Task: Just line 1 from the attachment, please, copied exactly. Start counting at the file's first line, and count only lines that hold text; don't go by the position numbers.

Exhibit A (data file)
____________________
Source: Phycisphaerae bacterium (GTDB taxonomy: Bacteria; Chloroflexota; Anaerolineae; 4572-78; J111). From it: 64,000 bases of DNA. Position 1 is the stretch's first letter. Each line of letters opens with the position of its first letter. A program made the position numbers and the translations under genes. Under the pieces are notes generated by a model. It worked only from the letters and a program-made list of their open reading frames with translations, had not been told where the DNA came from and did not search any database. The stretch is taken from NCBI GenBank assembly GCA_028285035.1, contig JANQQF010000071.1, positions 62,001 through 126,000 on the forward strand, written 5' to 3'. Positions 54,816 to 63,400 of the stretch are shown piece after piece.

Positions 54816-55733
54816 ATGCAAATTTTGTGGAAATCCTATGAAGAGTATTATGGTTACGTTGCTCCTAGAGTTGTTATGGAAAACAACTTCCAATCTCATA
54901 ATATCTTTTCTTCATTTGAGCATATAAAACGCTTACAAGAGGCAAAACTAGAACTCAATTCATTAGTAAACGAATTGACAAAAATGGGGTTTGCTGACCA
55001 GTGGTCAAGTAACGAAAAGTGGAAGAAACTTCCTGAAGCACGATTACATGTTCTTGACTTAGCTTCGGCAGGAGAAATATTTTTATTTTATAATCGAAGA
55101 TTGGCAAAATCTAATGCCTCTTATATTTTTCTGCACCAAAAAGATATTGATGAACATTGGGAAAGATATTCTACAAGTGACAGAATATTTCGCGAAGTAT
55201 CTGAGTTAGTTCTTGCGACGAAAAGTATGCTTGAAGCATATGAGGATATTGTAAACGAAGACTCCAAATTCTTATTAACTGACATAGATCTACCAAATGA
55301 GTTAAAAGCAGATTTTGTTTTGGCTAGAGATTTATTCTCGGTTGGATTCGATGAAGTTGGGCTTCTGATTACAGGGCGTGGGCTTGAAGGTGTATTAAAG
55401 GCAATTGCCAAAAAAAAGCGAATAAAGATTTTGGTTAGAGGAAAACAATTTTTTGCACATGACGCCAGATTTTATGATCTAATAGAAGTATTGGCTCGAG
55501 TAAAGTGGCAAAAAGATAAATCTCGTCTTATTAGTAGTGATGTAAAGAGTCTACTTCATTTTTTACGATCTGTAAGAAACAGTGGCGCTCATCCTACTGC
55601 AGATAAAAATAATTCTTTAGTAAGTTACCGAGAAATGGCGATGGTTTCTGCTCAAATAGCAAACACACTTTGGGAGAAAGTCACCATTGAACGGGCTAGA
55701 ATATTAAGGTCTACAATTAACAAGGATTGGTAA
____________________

Source: Phycisphaerae bacterium (GTDB taxonomy: Bacteria; Chloroflexota; Anaerolineae; 4572-78; J111). From it: 64,000 bases of DNA. Position 1 is the stretch's first letter. Each line of letters opens with the position of its first letter. A program made the position numbers and the translations under genes. Under the pieces are notes generated by a model. It worked only from the letters and a program-made list of their open reading frames with translations, had not been told where the DNA came from and did not search any database. The stretch is taken from NCBI GenBank assembly GCA_028285035.1, contig JANQQF010000071.1, positions 62,001 through 126,000 on the forward strand, written 5' to 3'. Positions 54,816 to 63,400 of the stretch are shown piece after piece.